Escalating scoring is used to achieve two sorts of objectives, depending on the type of game. It can encourage players to concentrate in one flavor of set - as in Coloretto and Civilization - and it can just offer players incentive to concentrate on a particular strategy - as is done with aristocrats in St. Petersburg.
Escalating scoring is used nowhere near as widely as majorities. In my sample of 100 games, I identified 10 that used escalating scoring, compared with the 35 games that used majorities (and at least one game, Tikal, that used both).
The scoring system used for commodities in Civilization gives a player tremendous incentive to trade cards in an effort to specialize. Two sets of four cards would be equal to 32 points (2 x 4x4) but a single set of eight cards would be worth double that: (1 x 8x8) 64 points (times the base value). The "squaring" formula tends to be stronger than the "triangle" formula - especially with low numbers. If we were using triangle scoring, the trade would result in your score going up 80% (36/20) instead of 100% (64/32). This is meaningful if you're playing a game where collecting 8 of a set is viable. Say you're only realistically going to collect up to 4 of a set. Then what happens if you trade two sets of "2" for one set of "4"? With squared scoring, you go from 8 points (2x2x2) to 16 points (1x4x4)- again up 100%. With triangle scoring you go from 6 points (2x3) to 10 points - an increase now of only 67%.
In short, you get an unexpected result. The difference between squaring and using the triangle formula (1+2+3+...) to give a "concentration" bonus is actually most extreme with smaller numbers. So in a game like Coloretto, where players are typically collecting sets of 3, with 4 and 5 piece sets being really nice, if Michael Schacht had used squares for the scoring, the incentive to get big sets would have been even greater. Conversely, the penalty for collecting more than three colors (where you earn negative points) would have not been all that consequential, because players tend to get singles or doubles of those.
At first blush, squaring the number of units seems to escalate much faster than using the triangle approach - and for low numbers it does - but in fact the two formulas are closely related algebraically (but we won't go there!) However, just as the triangle numbers can be expressed as 1+2+3+4+... , square numbers can be expressed as 1+3+5+7+...
Both majority scoring and escalating scoring achieve a basic common game function - providing explosive disproportionate benefits that provide tension and that direct players to focus on specific strategies. Their consequences in games are very different. Most obviously, majority scoring provides built in player interaction because the score is all based on your position relative to your opponents. A game with escalating scoring needs other mechanisms to supply the player interaction. In fact, without those other mechanisms, the scoring breaks down because tactics become so obvious - specialize and leave everyone else alone. Imagine a pure draft and play game like Get The Goods (or Union Pacific) where your score for a particular share was just based on the triangle pattern. Your approach would be trivial. You collect the yellows, let me collect the blues, and leave Greg alone to collect the purples. Any time I choose a yellow over a blue, I'm giving up lots of points for just one or two points. The cost to me probably at least equals what I'm costing you, and Greg ends up at an advantage (no wonder Greg always wins!) If everyone is free to pursue their best (and obvious) strategy unchallenged - there's no game.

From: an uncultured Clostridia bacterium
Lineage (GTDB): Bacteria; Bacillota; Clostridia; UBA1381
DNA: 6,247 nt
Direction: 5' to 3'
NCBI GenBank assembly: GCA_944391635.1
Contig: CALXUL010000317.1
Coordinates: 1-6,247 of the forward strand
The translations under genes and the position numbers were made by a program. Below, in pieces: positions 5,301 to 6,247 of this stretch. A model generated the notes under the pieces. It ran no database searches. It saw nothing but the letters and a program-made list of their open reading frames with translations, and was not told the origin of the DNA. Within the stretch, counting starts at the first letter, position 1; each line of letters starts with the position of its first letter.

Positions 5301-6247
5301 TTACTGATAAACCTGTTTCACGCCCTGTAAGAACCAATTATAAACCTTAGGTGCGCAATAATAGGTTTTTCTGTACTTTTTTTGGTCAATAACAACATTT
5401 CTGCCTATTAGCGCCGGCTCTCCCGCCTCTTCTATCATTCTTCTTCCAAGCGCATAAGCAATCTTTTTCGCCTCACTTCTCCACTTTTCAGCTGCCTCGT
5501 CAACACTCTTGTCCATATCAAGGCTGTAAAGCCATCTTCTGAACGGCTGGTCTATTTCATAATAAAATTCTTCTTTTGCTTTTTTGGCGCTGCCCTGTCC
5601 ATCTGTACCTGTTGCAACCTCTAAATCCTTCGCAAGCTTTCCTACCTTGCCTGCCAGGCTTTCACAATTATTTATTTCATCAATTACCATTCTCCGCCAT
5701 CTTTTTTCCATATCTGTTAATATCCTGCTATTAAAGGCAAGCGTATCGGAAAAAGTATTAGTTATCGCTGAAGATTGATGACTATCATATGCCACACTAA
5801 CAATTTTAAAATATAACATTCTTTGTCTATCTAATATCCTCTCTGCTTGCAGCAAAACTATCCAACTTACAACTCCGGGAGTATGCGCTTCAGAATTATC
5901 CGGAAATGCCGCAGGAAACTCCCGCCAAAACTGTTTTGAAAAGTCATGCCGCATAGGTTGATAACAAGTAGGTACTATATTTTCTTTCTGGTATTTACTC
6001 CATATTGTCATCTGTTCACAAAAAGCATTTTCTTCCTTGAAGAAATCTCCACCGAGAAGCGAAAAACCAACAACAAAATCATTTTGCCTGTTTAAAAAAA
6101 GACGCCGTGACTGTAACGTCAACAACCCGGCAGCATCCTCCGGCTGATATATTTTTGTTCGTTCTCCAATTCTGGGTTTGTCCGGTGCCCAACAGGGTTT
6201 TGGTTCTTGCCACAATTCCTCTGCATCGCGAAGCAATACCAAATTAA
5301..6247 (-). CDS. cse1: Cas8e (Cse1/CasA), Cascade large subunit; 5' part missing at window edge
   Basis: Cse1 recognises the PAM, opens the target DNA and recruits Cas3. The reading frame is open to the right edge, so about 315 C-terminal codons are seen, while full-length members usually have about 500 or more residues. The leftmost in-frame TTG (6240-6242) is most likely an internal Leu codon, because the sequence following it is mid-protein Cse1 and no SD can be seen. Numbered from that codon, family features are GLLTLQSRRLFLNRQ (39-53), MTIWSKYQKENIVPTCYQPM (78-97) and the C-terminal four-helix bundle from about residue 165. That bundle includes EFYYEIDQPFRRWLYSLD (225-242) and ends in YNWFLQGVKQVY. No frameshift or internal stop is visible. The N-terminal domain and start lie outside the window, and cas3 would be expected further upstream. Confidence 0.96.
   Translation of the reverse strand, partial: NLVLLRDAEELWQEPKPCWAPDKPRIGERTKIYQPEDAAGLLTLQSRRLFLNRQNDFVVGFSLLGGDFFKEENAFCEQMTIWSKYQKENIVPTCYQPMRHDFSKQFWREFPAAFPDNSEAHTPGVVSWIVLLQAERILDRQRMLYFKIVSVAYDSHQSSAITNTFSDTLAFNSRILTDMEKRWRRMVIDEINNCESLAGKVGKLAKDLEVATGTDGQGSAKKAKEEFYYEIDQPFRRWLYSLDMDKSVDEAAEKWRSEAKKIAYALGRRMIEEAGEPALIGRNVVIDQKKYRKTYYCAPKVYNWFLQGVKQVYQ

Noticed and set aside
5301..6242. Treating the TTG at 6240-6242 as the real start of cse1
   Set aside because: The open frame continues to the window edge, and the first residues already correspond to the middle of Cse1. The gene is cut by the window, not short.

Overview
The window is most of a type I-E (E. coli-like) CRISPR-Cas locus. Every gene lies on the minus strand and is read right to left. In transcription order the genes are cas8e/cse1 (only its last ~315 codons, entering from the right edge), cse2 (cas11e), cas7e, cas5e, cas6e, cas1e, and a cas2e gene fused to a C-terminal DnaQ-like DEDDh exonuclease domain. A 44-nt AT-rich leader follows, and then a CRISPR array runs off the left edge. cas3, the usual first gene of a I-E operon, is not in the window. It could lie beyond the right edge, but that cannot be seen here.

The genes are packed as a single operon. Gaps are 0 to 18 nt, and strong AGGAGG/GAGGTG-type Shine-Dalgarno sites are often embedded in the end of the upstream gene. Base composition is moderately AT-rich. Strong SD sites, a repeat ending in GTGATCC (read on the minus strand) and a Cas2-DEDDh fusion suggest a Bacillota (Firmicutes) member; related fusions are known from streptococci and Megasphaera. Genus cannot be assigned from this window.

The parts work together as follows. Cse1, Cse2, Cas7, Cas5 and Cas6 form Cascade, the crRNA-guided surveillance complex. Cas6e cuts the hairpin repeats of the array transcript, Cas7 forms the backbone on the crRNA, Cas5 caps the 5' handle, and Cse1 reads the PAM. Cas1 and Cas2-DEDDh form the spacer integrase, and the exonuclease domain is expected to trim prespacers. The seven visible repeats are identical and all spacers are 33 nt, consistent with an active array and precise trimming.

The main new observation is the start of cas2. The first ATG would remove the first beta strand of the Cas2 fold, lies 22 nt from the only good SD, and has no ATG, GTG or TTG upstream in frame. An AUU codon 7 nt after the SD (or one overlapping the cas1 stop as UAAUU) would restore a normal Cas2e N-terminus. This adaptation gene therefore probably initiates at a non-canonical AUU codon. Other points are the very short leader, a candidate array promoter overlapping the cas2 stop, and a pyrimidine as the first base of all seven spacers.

With escalating scoring, collecting more of the same is always the best. It's not neccessarily that way with majority scoring. You take a single yellow - and now you're the leader. Your best next action might be to take another yellow, to help secure your lead, but in the short run, your best choice to take blue, which could give you the lead score now in two colors. Now for me, the best course might be to take purple - but if I take two yellows I can score in yellow *and* deprive you of that score. In fact, I think that's what I'll do ;-) . Even so, strategies in such a system can become trivial, which is why games of majority control will typically limit your choices in such a way that, perhaps you'll end up with a blue even if it's not your first choice - thereby prodding you into competition with me for control. Get the Goods and Union Pacific do this, for example, by limiting your selection to the available face up cards (and the face down card). El Grande uses the brilliant (and I don't use that term lightly) mechanism of the king, which forces players to all drop their cubes in regions adjacent to a "king" piece which typically moves each turn. Only a small subeset of all regions are available to the players at any given time, thereby forcing them into competion with each other. Another method of encouraging competition is rewarding second places. If you already have two yellows, it may not pay for me to invest in yellows, knowing that it will take at least three to overtake you. But if I can get a modest payoff for second place, I'll take a single yellow - and now you've become within easy shooting distance of me. Hey, maybe I'll challenge you for first place after all.